I've discovered something interesting - while Chrome said the page was ISO-8859-8-i encoded, and so did the headers read by curl, the HTML page was specifying Windows-1255 encoding, which is used to write Hebrew in Windows.
Again, that wouldn't be too much of a problem - but why are the headers contradicting themselves?! God, who the HELL was responsible for this mess? (Apparently the guy stated as the author in the head meta tags in BGU's syllabus doesn't have a Facebook account or any match in Google - except a source of an HTML request of one of the BGU web pages.)
Ok, with that discovery I was quite sure it will be a piece of cake working it out; I replaced the headers to the correct encoding and sent it to DOMDocument.
The characters were still weird. The database was still ugly. I was still wasting my precious study time on annoying issues.
I searched for similar issues. I went through some stackoverflow questions, forums and DOMDocument documentation on the PHP manual, before finding a short answer from someone (can't find the source now) that lead me to the conclusion.
DOMDocument does a
horrible terrible FUCKING BAD job detecting the encoding of the HTML you feed it with loadHTML(), and defining the encoding when creating the DOMDocument object apparently does nothing. Either it detects it properly and you should be happy it works, or it doesn't. Nothing can fix that. No converting will help.
For it's defense, detecting the right encoding isn't easy; It's a messy field, and the huge amount of encodings that exist for just Hebrew is ridiculous.
That said, IF I TELL YOU IT'S WINDOWS-1255 THEN THAT'S WHAT I MEAN. IT'S NOT "HEY DOMDOCUMENT, THIS MIGHT BE WINDOWS-1255, NOW GO DO YOUR THING AND SEE IF YOU AGREE".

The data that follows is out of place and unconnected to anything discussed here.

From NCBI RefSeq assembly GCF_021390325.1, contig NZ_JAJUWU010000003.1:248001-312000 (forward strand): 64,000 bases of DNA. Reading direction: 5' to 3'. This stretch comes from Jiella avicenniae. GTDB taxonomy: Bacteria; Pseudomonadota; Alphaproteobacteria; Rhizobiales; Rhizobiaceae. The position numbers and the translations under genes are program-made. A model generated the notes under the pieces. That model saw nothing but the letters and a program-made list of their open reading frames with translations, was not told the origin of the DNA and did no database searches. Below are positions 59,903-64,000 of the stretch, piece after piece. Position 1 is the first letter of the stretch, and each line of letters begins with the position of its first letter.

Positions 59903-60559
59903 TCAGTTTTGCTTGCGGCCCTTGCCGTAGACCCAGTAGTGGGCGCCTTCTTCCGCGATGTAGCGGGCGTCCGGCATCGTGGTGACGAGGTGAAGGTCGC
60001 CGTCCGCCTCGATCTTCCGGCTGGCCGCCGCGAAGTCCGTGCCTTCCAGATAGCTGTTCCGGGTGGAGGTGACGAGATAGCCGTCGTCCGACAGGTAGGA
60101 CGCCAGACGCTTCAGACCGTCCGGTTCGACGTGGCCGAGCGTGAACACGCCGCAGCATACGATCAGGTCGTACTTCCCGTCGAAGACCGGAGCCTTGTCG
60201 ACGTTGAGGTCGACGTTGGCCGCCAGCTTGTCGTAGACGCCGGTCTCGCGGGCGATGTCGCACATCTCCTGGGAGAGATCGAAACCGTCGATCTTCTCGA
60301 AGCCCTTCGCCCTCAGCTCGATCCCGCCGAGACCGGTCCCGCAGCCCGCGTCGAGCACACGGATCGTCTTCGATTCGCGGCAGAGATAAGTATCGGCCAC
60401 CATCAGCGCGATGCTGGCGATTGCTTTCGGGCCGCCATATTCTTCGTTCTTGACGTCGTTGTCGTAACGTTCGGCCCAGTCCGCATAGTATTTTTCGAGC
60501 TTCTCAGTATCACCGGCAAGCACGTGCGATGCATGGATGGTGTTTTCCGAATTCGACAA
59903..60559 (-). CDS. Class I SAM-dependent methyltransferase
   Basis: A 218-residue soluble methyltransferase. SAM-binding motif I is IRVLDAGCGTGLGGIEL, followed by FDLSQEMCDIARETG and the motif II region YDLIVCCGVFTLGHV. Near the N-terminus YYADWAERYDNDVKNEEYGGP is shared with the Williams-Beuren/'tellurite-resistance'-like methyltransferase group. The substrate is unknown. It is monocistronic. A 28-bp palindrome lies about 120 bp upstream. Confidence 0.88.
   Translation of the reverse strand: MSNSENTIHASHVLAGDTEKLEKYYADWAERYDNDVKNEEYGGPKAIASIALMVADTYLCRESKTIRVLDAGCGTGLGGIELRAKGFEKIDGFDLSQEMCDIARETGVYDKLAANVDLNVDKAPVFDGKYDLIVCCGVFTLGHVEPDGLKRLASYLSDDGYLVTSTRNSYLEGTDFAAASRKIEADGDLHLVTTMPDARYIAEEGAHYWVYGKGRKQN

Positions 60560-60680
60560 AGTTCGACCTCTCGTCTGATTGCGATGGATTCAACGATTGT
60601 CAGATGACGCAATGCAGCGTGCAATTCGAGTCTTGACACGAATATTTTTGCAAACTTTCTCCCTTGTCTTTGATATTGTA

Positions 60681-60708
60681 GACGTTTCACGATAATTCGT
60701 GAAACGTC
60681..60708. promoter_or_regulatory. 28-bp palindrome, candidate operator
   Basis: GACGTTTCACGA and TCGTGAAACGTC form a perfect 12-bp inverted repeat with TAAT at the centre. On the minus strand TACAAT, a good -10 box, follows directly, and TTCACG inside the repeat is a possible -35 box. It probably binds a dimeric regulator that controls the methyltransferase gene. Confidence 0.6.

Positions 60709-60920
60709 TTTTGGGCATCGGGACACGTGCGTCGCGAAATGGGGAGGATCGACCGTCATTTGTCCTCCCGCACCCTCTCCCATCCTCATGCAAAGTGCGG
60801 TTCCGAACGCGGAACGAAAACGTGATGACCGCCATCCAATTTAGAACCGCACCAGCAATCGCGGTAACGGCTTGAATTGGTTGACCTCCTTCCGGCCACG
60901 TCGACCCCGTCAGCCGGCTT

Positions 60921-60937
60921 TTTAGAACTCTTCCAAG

No. It's not that easy.
You will be excited to know that it actually derives the encoding set from the head meta tag inside the loaded file. Which, if you remember, we changed to ISO-8859-8-i to match with the actual page headers we received. So I happily changed everything back to WIndows-1255 and was excited by the idea I will see Hebrew finally after so long time full of random weird characters (Just like in my trip to Central America last summer).
So here is the thing - DOMDocument completely ignores your HTML file. No encoding detection, and if there is, a really poor one. It didn't matter which encoding the file was encoded in or what the encoding in the headers or the head meta tag was. Nothing.
So the fun has begun. How do I convince the so kind DOMDocument that this is not UTF-8.
Using the proper way to define the encoding it should use, in the DOMDocument object creation second parameter, yield no happy moments.
After an extensive search, I ended with this method:
$result = '<html><head><meta http-equiv="Content-Type" content="text/html; charset=windows-1255" /></head><body>'.$result.'</body></html>';
Ugly as fuck, but this convinces DOMDocument that your file is encoded in the WIndows-1255 encoding (even though a few of the HTML files stated ISO-8859-8-i as did the actual file headers, and Chrome).
After that, everything was just fine. Just like that. So much time wasted on unimportant issues, while in the same time span I fetched and normalized into a database the whole university course syllabus, along with additional data and relations between everything.
Doesn't that suck?
After high-fiving my sister (who had no idea what we were celebrating but went along with it), I sat down and smiled. Just smiled for a whole minute.
I smiled because I realized that this is exactly what I want to do my entire life. Code, fail, code some more, fail some more, and then get it right.
I learned that failing only empowers the great moments after it, and hell, they worth it.
Oh, and FUCK YOU DOMDOCUMENT! DIAF, etc.